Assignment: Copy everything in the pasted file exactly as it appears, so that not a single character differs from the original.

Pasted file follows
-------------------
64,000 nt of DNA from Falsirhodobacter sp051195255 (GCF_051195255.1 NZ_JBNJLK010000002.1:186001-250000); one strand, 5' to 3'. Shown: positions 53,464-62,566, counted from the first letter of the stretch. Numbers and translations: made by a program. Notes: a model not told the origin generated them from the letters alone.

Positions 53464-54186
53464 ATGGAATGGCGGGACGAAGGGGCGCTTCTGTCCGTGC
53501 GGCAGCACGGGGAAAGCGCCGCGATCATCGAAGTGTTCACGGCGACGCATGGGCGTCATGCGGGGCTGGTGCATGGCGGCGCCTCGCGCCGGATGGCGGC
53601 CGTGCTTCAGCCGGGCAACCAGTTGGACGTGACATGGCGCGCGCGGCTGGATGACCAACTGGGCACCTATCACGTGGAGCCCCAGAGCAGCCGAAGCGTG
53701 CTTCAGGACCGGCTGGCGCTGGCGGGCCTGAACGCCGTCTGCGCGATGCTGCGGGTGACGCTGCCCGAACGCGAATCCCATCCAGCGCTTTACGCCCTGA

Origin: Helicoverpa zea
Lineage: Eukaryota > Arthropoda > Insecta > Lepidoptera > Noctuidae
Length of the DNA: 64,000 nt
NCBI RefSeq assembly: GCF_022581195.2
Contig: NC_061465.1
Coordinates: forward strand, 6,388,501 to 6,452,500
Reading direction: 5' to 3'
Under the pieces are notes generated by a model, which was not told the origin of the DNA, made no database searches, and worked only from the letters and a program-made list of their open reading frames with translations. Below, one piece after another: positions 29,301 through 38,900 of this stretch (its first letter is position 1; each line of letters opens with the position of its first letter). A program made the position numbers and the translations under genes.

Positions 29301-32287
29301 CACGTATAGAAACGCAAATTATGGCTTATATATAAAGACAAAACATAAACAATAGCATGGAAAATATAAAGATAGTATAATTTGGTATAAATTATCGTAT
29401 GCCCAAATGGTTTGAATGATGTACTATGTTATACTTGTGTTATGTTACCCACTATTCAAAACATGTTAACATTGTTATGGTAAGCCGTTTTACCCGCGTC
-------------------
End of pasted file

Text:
64,000 nt of DNA from Falsirhodobacter sp051195255 (GCF_051195255.1 NZ_JBNJLK010000002.1:186001-250000); one strand, 5' to 3'. Shown: positions 53,464-62,566, counted from the first letter of the stretch. Numbers and translations: made by a program. Notes: a model not told the origin generated them from the letters alone.

Positions 53464-54186
53464 ATGGAATGGCGGGACGAAGGGGCGCTTCTGTCCGTGC
53501 GGCAGCACGGGGAAAGCGCCGCGATCATCGAAGTGTTCACGGCGACGCATGGGCGTCATGCGGGGCTGGTGCATGGCGGCGCCTCGCGCCGGATGGCGGC
53601 CGTGCTTCAGCCGGGCAACCAGTTGGACGTGACATGGCGCGCGCGGCTGGATGACCAACTGGGCACCTATCACGTGGAGCCCCAGAGCAGCCGAAGCGTG
53701 CTTCAGGACCGGCTGGCGCTGGCGGGCCTGAACGCCGTCTGCGCGATGCTGCGGGTGACGCTGCCCGAACGCGAATCCCATCCAGCGCTTTACGCCCTGA

Origin: Helicoverpa zea
Lineage: Eukaryota > Arthropoda > Insecta > Lepidoptera > Noctuidae
Length of the DNA: 64,000 nt
NCBI RefSeq assembly: GCF_022581195.2
Contig: NC_061465.1
Coordinates: forward strand, 6,388,501 to 6,452,500
Reading direction: 5' to 3'
Under the pieces are notes generated by a model, which was not told the origin of the DNA, made no database searches, and worked only from the letters and a program-made list of their open reading frames with translations. Below, one piece after another: positions 29,301 through 38,900 of this stretch (its first letter is position 1; each line of letters opens with the position of its first letter). A program made the position numbers and the translations under genes.

Positions 29301-32287
29301 CACGTATAGAAACGCAAATTATGGCTTATATATAAAGACAAAACATAAACAATAGCATGGAAAATATAAAGATAGTATAATTTGGTATAAATTATCGTAT
29401 GCCCAAATGGTTTGAATGATGTACTATGTTATACTTGTGTTATGTTACCCACTATTCAAAACATGTTAACATTGTTATGGTAAGCCGTTTTACCCGCGTC